If corporate culture is used as the justification for hiring job candidates who do not meet job requirements and rejecting candidates that do, then it is important to understand what corporate culture means. Is corporate culture reality or a myth? Is corporate culture primarily (not always) an excuse for a manager to hire candidates he/she likes the look of, rather than those who best meet job requirements?
Corporate culture may be reality in some large organizations, and affect the ethical way the company operates. It may include some commitments to its employees and to the community, but is unlikely to set hiring standards (personal characteristics) that candidates for most jobs have to meet. If corporate culture is well understood and impacts directly on day-to-day operations, then the driving force of the culture will be the organization. The culture will embrace all new employees and regardless of their backgrounds, all employees will be assimilated into the culture and become part of it – each in his or her own way. Most employees accept and understand that they must adapt to the way the organization operates – as employees paid to perform work in a prescribed manner.
It is ludicrous to imagine that a corporate culture would be so fragile or at risk that hiring a few people who are withdrawn or awkward in some ways, but otherwise great workers, would threaten the organization. If the culture is reality and reinforced by competent management, they are likely to adapt and flourish. Culture and values leadership is driven primarily by the organization, not by the regular employees, particularly new hires. The diversity of employees, however, can strengthen and enrich the corporate culture.
Small companies, particularly owner operated, may have a stronger corporate culture although they may not give it that name. A small organization with a high level of functional overlap and interaction has to operate as a cohesive team and “fit”, particularly flexibility, has to be understood and explored with candidates. Possibly that is the purest form of corporate culture, defined by the way the business actually operates.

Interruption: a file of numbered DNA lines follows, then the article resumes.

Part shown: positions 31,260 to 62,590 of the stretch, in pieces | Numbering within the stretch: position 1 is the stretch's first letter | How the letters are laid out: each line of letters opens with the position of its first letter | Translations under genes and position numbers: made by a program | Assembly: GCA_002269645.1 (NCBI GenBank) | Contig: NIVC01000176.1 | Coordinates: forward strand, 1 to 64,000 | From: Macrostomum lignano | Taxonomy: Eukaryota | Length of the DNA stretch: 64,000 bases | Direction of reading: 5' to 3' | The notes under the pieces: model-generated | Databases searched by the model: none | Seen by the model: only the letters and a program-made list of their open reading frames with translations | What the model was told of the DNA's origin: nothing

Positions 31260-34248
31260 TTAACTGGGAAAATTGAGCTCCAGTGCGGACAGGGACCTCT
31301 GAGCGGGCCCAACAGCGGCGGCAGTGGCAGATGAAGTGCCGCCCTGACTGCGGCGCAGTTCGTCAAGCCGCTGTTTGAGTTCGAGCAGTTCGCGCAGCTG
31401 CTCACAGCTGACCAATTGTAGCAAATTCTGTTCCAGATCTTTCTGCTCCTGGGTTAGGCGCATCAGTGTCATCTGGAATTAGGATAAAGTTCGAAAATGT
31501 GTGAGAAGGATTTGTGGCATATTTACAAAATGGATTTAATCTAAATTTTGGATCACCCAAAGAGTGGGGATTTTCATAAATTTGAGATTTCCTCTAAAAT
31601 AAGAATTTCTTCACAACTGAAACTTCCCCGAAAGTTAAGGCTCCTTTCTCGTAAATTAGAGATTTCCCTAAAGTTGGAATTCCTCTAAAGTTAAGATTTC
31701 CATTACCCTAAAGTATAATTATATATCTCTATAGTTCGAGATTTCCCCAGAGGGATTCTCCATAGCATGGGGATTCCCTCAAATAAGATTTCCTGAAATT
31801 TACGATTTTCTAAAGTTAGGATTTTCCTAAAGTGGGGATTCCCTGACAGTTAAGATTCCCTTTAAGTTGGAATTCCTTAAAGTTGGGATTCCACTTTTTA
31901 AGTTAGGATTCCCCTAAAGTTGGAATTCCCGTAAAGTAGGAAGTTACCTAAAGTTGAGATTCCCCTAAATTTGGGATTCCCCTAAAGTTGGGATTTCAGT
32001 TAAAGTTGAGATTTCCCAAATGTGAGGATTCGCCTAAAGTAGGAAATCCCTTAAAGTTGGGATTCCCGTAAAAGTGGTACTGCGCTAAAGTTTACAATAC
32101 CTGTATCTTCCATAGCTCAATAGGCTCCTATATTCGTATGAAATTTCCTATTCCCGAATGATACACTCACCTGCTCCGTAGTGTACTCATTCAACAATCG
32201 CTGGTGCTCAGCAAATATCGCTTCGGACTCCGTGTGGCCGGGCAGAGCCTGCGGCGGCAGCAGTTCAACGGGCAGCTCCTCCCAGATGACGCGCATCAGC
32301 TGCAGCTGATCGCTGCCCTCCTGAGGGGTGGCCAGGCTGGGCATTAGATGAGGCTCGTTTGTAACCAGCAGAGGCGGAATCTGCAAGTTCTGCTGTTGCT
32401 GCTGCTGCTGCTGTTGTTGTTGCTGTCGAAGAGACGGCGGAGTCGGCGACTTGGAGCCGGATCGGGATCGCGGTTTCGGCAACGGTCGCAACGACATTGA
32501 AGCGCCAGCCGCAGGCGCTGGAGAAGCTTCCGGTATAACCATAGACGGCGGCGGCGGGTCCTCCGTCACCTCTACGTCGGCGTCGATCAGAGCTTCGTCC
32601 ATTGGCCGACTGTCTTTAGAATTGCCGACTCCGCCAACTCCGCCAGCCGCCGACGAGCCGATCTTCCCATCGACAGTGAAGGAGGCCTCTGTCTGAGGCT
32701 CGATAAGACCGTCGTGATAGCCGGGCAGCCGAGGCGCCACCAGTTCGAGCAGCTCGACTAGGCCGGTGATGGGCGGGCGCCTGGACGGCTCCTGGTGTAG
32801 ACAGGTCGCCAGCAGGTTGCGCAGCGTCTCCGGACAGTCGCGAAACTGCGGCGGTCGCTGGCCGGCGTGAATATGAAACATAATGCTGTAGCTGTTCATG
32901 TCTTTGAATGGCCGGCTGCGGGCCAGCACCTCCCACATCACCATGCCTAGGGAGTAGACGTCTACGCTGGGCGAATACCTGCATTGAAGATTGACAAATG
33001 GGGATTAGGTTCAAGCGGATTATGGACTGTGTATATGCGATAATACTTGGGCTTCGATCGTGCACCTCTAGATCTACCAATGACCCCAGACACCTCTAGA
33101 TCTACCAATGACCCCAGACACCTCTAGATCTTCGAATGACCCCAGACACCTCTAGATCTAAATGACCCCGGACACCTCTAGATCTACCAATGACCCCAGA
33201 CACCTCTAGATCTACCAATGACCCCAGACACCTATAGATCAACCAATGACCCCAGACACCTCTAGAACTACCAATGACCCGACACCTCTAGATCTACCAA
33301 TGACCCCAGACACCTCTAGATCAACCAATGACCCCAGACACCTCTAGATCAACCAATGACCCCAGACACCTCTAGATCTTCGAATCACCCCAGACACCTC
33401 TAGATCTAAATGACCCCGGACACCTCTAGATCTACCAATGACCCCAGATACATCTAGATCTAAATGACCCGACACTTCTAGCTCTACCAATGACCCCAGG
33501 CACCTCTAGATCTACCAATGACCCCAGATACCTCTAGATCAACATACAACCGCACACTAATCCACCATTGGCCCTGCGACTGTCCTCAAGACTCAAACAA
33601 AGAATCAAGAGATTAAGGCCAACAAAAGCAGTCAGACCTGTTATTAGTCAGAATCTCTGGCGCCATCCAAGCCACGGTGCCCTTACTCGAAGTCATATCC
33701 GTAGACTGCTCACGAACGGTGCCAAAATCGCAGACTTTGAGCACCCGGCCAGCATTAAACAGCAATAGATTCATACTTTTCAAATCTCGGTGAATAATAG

Probably most discriminatory hiring is by local management who may claim that hiring the type of people they like (e.g. with the right attitude) is the same as hiring based on corporate culture. At the same time, an involved recruiter (external or internal) may interpret the manager’s preferences as corporate culture. That, however, would not make sense, unless all the managers in the organization express the same preferences. It is difficult to reconcile conflicting “corporate culture” in the same or different functional areas as legitimate components of the one true corporate culture.
Corporate culture must be company-wide and reflect the interests of the total organization in an ethically and socially responsible way. An employee who fits well in one area should fit well (similar function) in any other area. If hiring is significantly influenced by local biases, including the biases of individual managers, then managers may indeed strive to hire people they like and probably similar to the group already in place. Does that make sense? Is that perpetuating sameness and probably limiting flexibility of the function and readiness to adapt to change?
Should competent managers be able to build teams including individuals with many different styles and backgrounds and by harnessing that diversity achieve great things? Corporate culture is not simply what the organization claims or publishes as its culture. Corporate culture has to describe the way the company actually operates, not simply PR make believe.
Thank you very much for your interest. What is true corporate culture? To what extent can corporate culture affect hiring practices? I look forward to any thoughts and comments you may have.